The woods of Rhode Island provide breeding habitat to dozens of threatened bird species. This is indicative of larger ecosystem problems, driven in part by habitat fragmentation and loss that impact bird breeding grounds, stopover habitats used during migration, and wintering habitat. Rhode Island is currently more than 55 percent forested, with the majority of woods owned by private landowners, but Rhode Island’s forests are becoming increasingly fragmented due to urbanization. In the last five years, silvicultural practices focused on creating early successional habitats have been implemented in Rhode Island to support wildlife. While these management strategies are beneficial to certain wildlife species, they are not sufficient to support many forest-dependent birds that require larger tracts of mature forest or forest interior to thrive. Many of these bird populations are declining.

The Forestry for Rhode Island Birds project addresses threatened forest bird populations by educating landowners and natural resources professionals on the benefits of managing their land for forest-dependent bird species. The Rhode Island Birder’s Dozen are emblematic bird species that residents can protect for the benefit of forest ecosystems and a wide range of other species.

Read more in Forestry for Rhode Island Birds: A Guide for Foresters and Landowners to Manage Woodlots “With Birds in Mind”

How to Get Involved

Attend a workshop (see above).

Read the Guides. The Forestry for Rhode Island Birds Guide can help you understand why managing for forest bird habitat is so important and which forestry techniques can support bird populations. You can learn the Rhode Island Birder’s Dozen with the help of the Pocket Guide.

Prepare a Forest Management Plan. Talk to your forester about managing for bird populations on your property. Find a list of foresters serving Rhode Island on the RI Woods website here: https://web.uri.edu/rhodeislandwoods/local-businesses/foresters/

Foresters can talk to landowners about opportunities to manage their forestland for bird populations. The opportunity to support wildlife can be an exciting motivator for landowners to undertake management activities.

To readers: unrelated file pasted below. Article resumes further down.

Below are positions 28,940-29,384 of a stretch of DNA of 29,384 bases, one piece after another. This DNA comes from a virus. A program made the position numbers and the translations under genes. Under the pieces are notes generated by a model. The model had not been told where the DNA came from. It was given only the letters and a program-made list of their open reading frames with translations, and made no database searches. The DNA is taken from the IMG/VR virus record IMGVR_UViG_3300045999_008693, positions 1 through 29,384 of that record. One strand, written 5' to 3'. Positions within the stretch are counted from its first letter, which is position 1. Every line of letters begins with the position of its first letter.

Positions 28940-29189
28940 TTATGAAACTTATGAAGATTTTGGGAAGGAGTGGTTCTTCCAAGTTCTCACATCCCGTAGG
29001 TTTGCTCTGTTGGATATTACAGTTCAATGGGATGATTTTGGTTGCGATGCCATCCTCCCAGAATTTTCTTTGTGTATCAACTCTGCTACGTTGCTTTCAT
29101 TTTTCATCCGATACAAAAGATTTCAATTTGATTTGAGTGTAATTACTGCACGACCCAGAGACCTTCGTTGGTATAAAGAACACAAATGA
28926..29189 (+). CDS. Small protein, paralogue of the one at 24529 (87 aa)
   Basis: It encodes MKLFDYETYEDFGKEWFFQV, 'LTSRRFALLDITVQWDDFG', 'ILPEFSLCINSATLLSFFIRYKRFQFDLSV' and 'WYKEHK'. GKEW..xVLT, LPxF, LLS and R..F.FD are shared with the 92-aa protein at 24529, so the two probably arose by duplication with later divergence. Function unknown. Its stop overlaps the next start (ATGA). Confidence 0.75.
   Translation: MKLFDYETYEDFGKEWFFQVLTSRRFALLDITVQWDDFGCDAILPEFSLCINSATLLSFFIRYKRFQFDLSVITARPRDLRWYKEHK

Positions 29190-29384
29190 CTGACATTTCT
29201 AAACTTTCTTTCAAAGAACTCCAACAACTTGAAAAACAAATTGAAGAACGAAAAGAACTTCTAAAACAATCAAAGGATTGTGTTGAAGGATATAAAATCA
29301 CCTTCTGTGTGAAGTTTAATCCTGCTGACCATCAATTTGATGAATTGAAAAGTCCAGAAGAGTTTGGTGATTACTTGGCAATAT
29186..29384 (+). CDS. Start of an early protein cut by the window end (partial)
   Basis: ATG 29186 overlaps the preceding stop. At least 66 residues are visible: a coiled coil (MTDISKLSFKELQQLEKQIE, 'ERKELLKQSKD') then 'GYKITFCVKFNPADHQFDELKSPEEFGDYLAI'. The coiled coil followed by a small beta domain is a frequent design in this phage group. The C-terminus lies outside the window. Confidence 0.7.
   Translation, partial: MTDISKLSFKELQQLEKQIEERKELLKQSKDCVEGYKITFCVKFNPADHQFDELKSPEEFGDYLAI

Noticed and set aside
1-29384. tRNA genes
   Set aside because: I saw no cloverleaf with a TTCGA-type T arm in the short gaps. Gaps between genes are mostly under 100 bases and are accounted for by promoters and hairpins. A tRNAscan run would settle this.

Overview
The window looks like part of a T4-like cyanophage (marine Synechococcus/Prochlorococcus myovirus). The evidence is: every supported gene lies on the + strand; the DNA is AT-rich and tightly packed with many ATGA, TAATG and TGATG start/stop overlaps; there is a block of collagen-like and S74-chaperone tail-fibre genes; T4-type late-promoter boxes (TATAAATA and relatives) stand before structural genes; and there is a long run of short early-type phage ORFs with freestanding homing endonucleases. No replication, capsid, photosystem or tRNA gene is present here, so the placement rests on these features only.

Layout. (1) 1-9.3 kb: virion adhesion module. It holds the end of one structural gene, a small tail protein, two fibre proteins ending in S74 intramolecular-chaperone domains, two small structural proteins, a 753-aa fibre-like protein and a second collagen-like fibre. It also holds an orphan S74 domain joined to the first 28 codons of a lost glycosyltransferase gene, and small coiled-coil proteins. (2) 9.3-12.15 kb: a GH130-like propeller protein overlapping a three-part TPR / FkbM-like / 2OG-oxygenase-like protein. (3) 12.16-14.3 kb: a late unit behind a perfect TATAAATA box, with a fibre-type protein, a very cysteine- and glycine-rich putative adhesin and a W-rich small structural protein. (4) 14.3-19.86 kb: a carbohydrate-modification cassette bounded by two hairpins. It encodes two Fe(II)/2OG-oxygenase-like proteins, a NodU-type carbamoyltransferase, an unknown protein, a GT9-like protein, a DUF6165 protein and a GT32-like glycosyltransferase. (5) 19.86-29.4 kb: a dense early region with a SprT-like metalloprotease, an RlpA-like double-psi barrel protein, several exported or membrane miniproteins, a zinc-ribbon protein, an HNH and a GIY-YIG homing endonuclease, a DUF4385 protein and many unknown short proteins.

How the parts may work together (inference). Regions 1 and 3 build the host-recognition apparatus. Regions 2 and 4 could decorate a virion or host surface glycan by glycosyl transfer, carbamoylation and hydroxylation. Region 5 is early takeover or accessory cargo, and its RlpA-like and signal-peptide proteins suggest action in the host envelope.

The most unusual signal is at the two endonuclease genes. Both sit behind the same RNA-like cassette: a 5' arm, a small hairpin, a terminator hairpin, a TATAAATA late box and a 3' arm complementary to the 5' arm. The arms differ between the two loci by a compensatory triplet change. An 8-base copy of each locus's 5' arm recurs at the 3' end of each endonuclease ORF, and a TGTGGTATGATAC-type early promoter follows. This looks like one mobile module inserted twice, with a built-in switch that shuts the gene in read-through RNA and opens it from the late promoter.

More Information

The Forestry for Rhode Island Birds project was made possible by a Conservation Innovation Grant from the USDA Natural Resources Conservation Service. This project was implemented through the RI Woodland Partnership (RIWP) and managed by the Rhode Island Resource Conservation & Development (RI RC&D) Council. The RIWP – which is a collaborative of foresters, landowners, conservationists, and professionals who represent public agencies, small businesses, and non-profit organizations – aims to educate the public and forestry professionals in the management of forests using silvicultural practices that enhance the habitat of forest-dependent birds. The Foresters for the Birds program has been implemented in other New England states and provides land managers with the tools needed to effectively communicate with landowners about the benefits of managing forests with bird habitat in mind. Foresters for the Birds programs have been highly successful in enhancing bird breeding habitat and forest stewardship in New England in the states of Vermont, Massachusetts, Connecticut, and Maine, and the RI Woodland Partnership – with member organizations including the RI RC&D Council, the Forest Stewards Guild, the Audubon Society of Rhode Island, the University of Rhode Island, the Northern RI Conservation District, and the Rhode Island Forest Conservators Organization – has adapted this tool to forest birds of conservation need in Rhode Island through our project, Forestry for Rhode Island Birds.

Contact the RI Resource Conservation & Development Council with questions about the Forestry for Rhode Island Birds program.